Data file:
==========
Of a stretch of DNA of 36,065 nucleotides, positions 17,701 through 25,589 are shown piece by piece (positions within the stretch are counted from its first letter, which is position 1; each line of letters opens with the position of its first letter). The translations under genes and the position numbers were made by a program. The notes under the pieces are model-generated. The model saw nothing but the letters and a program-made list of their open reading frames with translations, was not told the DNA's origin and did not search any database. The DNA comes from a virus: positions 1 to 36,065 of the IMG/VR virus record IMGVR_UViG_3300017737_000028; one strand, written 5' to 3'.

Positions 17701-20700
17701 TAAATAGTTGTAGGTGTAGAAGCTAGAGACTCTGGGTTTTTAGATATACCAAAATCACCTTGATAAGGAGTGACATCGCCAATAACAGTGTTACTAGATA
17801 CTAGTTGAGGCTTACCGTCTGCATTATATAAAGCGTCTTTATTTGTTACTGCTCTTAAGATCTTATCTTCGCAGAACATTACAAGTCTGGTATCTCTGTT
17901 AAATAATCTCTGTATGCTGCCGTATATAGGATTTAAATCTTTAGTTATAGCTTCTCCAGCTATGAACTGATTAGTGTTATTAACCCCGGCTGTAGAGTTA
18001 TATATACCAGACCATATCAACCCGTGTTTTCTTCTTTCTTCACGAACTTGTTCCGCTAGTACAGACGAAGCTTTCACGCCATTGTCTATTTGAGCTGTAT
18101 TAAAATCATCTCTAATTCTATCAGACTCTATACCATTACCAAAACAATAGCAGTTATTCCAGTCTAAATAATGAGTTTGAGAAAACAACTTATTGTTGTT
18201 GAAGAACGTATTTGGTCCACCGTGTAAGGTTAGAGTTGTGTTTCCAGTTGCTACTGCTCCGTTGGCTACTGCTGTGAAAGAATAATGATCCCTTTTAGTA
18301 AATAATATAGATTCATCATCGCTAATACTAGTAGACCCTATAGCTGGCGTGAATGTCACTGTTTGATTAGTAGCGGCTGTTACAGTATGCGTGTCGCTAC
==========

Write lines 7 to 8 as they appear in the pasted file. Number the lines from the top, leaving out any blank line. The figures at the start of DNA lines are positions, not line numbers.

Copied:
18101 TAAAATCATCTCTAATTCTATCAGACTCTATACCATTACCAAAACAATAGCAGTTATTCCAGTCTAAATAATGAGTTTGAGAAAACAACTTATTGTTGTT
18201 GAAGAACGTATTTGGTCCACCGTGTAAGGTTAGAGTTGTGTTTCCAGTTGCTACTGCTCCGTTGGCTACTGCTGTGAAAGAATAATGATCCCTTTTAGTA